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Bankruptcy by Example: Write Off Some of Your Income Taxes Owed, and Settle the Rest

Nov. 8, 2014

Do you owe too much in taxes to pay them in monthly payments, can’t write them off under Chapter 7, and can’t afford a Chapter 13 case?

Installment Payment Plan, Chapter 7, or Chapter 13

If you are behind on your income taxes, you may be able to take care of them by entering into a monthly payment plan directly with the IRS or Oregon Department of Revenue (ODR). That works if you can afford to pay what they require, and if it doesn’t just resolve the immediate problem without dealing with your overall financial challenges. (See last week’s blog post called “Bankruptcy by Example: Even If You’re Already in a Tax Installment Payment Plan, Consider the Benefits of Bankruptcy.”)

The taxes you owe may all meet the conditions for writing them off (“discharging” them) in a Chapter 7 “straight bankruptcy” case. Or if you owe for more than one tax year, some of your tax debts may meet the conditions for discharge and some may not. Those conditions mostly relate to when the tax returns for the taxes at issue were legally due to be filed, and when those tax returns actually were filed. A Chapter 7 case may well make sense if all or most of the income taxes you owe can be discharged.

Another option, especially if you have a lot of taxes that cannot be discharged under Chapter 7, is a Chapter 13 “adjustment of debts” case. This gives you up to 5 years to pay the taxes that would not be discharged under Chapter 7, plus usually lets you avoid paying any ongoing interest and penalties, along with a series of other potential benefits.

None May Be Work for You

But maybe an installment plan directly with the IRS and/or the ODR just won’t work because you don’t have the money in your budget that they require you to pay.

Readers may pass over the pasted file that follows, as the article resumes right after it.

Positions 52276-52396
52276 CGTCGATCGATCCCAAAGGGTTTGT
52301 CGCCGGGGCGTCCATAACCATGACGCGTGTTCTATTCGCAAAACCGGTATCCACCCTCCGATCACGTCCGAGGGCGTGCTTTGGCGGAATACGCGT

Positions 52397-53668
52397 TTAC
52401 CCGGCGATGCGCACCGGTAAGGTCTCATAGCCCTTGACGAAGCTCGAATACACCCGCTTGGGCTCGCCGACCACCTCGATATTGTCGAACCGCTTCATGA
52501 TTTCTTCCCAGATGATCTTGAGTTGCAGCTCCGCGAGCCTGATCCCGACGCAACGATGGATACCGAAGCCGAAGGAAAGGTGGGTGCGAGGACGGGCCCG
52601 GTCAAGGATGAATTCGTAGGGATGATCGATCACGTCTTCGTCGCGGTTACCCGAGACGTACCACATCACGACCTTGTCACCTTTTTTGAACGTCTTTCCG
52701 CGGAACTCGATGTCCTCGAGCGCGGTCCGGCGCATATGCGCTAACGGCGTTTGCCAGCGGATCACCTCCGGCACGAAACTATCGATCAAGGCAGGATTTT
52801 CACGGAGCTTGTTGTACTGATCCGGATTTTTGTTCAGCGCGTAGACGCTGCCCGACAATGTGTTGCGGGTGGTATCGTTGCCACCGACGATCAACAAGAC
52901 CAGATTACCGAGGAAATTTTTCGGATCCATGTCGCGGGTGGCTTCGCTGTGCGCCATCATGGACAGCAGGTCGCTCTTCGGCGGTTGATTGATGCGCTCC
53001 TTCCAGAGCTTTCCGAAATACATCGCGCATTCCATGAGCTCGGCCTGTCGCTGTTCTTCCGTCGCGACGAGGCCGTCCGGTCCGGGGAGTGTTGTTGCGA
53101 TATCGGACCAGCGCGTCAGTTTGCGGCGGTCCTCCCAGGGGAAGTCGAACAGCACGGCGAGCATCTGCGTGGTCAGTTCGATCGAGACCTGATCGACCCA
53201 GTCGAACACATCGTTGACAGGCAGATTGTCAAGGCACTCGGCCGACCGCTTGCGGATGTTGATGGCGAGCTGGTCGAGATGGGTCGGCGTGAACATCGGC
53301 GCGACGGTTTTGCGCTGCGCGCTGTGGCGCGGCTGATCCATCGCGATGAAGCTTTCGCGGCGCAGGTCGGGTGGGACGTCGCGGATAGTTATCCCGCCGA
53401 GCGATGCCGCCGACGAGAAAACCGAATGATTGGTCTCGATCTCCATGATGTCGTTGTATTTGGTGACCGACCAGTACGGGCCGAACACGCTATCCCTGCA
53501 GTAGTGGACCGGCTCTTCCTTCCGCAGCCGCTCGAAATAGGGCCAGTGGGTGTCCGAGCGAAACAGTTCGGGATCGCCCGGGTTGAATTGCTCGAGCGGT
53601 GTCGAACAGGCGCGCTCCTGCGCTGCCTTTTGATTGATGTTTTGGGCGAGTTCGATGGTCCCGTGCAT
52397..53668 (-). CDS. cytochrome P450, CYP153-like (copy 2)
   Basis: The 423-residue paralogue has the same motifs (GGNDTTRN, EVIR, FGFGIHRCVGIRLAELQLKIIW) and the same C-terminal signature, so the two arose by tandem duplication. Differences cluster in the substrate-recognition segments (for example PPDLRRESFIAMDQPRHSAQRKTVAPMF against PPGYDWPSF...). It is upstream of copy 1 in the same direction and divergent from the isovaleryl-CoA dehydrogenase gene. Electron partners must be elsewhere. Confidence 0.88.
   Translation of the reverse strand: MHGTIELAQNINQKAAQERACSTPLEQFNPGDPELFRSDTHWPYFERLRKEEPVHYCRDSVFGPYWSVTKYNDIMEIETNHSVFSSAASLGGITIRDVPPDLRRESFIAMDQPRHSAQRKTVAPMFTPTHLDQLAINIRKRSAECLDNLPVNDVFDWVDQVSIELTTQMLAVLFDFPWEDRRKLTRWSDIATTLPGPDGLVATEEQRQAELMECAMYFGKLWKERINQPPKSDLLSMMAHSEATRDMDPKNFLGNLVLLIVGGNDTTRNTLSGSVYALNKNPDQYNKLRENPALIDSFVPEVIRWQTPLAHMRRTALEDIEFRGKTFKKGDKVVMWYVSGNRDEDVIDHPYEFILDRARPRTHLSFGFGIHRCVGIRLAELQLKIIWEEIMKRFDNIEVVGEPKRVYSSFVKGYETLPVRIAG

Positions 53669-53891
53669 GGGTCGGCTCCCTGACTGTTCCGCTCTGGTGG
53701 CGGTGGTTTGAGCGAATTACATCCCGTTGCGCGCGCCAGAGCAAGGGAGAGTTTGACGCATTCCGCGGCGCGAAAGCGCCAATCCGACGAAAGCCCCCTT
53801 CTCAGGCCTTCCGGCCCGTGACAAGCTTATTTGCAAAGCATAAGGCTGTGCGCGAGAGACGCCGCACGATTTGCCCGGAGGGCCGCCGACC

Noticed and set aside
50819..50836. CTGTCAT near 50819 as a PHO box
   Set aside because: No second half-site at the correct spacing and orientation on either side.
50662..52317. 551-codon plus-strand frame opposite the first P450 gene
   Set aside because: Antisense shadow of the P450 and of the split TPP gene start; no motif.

Maybe your taxes are too new or otherwise don’t qualify to be discharged under Chapter 7 case. Or maybe some of them do qualify but you’d still be left owing other taxes you could not afford to pay. Then it might make sense to wait until all or most of your tax debts do qualify for discharge, and hold off on filing the Chapter 7 case until then. But that can take several years and you often can’t wait because of pressure from the IRS or the ODR, or from your other creditors.

Or maybe all the extra advantages of Chapter 13 still do not solve your tax problem. Under Chapter 13 you are required to have reasonably consistent income, and you may not. There are maximum secured and unsecured debt amounts, which your may exceed. Or you may simply not be able to pay what it requires—full payoff within 5 years of all “priority” debts, including those income taxes that can’t be discharged.

The Bankruptcy-and-Tax-Settlement Option

One possible way out of this conundrum is this: file a Chapter 7 case to discharge whatever taxes that you can, if any, and all the other types of debts that you can, and then extend formal offers to the IRS and/or the ODR to settle the remaining tax for substantially less than you owe them.

The IRS settlement procedure is called Offer in Compromise. The ODR one is simply called “Settlement Offer.”